Capital Markets Look to AI

Shanny Basar

Artificial intelligence is likely to bring benefits in post-trade processing for capital markets before distributed ledger technology such as blockchain is widely adopted.

Vijay Mayadas, head of strategy and fixed income at Broadridge, told Markets Media that post-trade processing in capital markets generates huge amounts of data so workflows will benefit from intelligent automation and machine learning. He said: “There is huge interest in tackling the 5% of exceptions that cause 95% of settlement failures and costs. We are running a number of pilots and expect adoption sooner than blockchain.”

Mayadas is responsible for strategy, acquisitions, partnerships and growth-related activities at Broadridge including the firm’s blockchain initiatives. He continued that priorities for this year include AI, the use of the cloud to host applications and ensuring that two blockchain projects get up and running.

Broadridge is testing the use of blockchain for proxy services, allowing shareholders to vote, and in the fixed income market with repos. In September last year Broadridge spent $135m in acquiring the technology assets of Inveshare and entered into a development agreement to use these assets to develop blockchain applications for the proxy business. The state of Delaware, where many US companies are registered, is working on legislation that would allow the issuance of digital shares using DLT and smart contracts.

“We will make an announcement on global proxies in a few weeks,” added Mayadas. “The repo pilot has been running with clients for four months.”

In the US the Depository Trust & Clearing Corporation, the post-trade market infrastructure, has partnered with Digital Asset Holdings,  which develops DLT for the financial services industry, to develop and test a distributed ledger-based solution to manage the clearing and settlement of US Treasury, agency, and agency mortgage-backed repos. The DTCC is piloting DLT because its real-time information sharing capabilities will allow buyers and sellers to agree trade details much more quickly, lowering risks and costs. Last month the DTCC said the proof of concept had been completed successfully and will move to the second phase involving testing with a stakeholder working group, which is expected to be completed by June this year.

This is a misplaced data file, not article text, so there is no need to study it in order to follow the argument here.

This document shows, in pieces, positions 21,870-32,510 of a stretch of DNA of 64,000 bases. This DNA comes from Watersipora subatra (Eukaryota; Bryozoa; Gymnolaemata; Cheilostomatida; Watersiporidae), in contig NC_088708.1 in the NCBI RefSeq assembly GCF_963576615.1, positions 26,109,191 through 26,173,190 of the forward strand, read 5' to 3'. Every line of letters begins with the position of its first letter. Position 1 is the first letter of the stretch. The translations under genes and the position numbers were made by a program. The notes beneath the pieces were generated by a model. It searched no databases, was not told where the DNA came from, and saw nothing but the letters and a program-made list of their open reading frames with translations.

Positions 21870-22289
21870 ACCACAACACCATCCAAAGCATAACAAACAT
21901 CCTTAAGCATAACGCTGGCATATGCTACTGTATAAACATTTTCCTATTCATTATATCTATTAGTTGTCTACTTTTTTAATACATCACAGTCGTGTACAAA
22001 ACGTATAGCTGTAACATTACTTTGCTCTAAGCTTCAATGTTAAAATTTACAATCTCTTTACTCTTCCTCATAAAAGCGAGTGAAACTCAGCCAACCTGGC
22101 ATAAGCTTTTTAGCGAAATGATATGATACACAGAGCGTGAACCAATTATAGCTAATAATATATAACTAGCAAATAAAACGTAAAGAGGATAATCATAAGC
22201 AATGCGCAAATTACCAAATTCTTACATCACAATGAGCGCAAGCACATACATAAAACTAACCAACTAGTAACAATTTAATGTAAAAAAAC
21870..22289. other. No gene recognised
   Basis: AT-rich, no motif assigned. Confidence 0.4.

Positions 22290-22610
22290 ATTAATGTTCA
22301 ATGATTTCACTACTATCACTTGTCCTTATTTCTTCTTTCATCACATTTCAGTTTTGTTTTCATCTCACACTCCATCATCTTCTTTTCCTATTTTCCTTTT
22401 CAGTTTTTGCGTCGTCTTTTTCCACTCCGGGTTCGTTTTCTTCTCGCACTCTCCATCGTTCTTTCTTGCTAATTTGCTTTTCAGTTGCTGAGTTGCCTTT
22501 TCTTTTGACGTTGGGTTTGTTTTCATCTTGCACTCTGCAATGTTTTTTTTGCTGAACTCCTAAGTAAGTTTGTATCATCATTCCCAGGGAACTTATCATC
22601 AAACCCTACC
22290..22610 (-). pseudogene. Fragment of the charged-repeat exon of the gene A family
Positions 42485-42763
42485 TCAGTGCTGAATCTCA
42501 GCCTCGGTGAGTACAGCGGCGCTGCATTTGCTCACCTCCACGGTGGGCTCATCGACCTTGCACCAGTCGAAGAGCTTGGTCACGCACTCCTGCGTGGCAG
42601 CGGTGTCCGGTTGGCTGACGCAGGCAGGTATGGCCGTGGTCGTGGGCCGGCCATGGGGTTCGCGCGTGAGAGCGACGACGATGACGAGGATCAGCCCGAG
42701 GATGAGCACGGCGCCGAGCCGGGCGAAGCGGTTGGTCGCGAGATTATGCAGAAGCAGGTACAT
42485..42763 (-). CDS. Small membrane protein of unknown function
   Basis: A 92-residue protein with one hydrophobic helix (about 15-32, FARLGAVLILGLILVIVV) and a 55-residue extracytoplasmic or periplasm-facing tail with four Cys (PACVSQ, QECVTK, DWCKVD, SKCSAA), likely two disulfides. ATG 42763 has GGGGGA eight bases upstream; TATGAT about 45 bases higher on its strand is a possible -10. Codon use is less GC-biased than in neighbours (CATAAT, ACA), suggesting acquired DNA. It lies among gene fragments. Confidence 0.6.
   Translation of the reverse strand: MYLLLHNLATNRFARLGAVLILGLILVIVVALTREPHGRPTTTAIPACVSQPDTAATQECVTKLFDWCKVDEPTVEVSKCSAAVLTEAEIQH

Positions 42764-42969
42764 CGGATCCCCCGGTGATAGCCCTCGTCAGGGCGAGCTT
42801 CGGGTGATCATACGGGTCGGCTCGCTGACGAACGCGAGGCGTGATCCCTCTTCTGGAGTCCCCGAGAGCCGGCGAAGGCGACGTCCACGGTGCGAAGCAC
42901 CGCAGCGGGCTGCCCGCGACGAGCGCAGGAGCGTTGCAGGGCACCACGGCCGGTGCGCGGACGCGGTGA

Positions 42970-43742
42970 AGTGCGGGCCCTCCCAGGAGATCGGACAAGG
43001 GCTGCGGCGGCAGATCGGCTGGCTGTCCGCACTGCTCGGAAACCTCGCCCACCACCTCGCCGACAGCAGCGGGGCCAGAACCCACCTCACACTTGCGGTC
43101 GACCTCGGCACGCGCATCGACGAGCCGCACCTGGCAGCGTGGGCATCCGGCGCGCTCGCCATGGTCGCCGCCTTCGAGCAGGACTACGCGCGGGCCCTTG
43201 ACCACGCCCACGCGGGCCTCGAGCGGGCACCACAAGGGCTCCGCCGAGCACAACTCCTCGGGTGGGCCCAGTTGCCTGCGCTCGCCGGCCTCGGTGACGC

Mayadas said Broadridge’s repo pilot is complementary to the work being done by the DTCC.

In February last year Broadridge, Accenture and PwC also all formed strategic business relationships with Digital Asset. Broadridge provides technology for the Accenture Post-Trade Processing platform which aims to help banks operating in Europe and Asia-Pacific reduce costs.

About 80% of executives at financial institutions believe DLT will be transformative, will significantly impact markets, and expect their organizations to begin using it before 2020 according to a survey this year by management consultancy Bain & Company in collaboration with Broadridge.

“Nonetheless, it is hard to predict exactly when and where DLT applications will reach scale and what kind of impact they will have across markets,” said the study. “It’s unclear how the regulatory environment will evolve in different jurisdictions.”

Mayadas said: “As many financial institutions start to move beyond proof of concept testing on blockchain, and towards implementation, we are now entering a key phase in the route to adoption. With much of the industry expecting a transformative impact by 2020, firms adopting an enterprise wide approach to DLT will be best placed to benefit from the business advantage.”

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